Abnormalities of laboratory coagulation tests versus clinically evident coagulopathic bleeding: results from the prehospital resuscitation on helicopters study (PROHS)

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Laboratory-based evidence of coagulopathy (LC) is observed in 25–35% of trauma patients, but clinically-evident coagulopathy (CC) is not well described.


Prospective observational study of adult trauma patients transported by helicopter from the scene to nine Level 1 trauma centers in 2015. Patients meeting predefined highest-risk criteria were divided into CC+ (predefined as surgeon-confirmed bleeding from uninjured sites or injured sites not controllable by sutures) or CC-. We used a mixed-effects, Poisson regression with robust error variance to test the hypothesis that abnormalities on rapid thrombelastography (r-TEG) and international normalized ratio (INR) were independently associated with CC+.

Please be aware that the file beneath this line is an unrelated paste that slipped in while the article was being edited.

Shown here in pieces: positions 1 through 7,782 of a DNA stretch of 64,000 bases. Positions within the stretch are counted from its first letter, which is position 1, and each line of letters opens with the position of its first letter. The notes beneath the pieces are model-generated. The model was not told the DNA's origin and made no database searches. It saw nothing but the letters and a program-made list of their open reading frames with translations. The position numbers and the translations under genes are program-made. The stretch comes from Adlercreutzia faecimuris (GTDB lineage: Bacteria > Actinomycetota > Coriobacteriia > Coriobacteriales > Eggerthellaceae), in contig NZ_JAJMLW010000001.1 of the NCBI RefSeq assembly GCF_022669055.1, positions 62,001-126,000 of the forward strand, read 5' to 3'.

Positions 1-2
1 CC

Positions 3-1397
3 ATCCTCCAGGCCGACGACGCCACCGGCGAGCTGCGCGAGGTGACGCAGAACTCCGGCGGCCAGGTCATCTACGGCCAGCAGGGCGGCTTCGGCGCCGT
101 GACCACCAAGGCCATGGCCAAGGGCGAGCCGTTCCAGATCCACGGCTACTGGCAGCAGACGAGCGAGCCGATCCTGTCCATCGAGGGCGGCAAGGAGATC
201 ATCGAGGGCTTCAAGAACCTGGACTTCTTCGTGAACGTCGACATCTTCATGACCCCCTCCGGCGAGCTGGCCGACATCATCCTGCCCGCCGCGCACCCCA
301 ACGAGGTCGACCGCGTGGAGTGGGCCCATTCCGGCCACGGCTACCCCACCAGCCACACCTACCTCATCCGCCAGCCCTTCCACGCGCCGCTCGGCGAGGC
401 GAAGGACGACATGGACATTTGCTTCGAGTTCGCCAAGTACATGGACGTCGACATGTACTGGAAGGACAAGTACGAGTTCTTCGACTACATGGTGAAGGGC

Of 1,019 highest-risk patients, CC+ (n=41, 4%) were more severely injured (median ISS 32 vs 17), had evidence of LC on r-TEG and INR, received more transfused blood products at 4 hours (37 vs 0 units), and had greater 30-day mortality (59% vs 12%) than CC- (n=978, 96%). The overall incidence of LC was 39%. 30-day mortality was 22% vs 9% in those with and without LC. In two separate models, r-TEG K-time >2.5 min (RR 1.3, 95% CI 1.1–1.7), r-TEG mA <55 mm (RR 2.5, 95% CI 2.0–3.2), platelet count <150 x 109/L (RR 1.2, 95% CI 1.1–1.3), and INR >1.5 (RR 5.4, 95% CI 1.8–16.3) were independently associated with CC+. A combined regression model was not generated because too few patients underwent both r-TEG and INR.


CC was rare compared to LC. CC was associated with poor outcomes and impairment of both clotting factor and platelet-mediated coagulation components.

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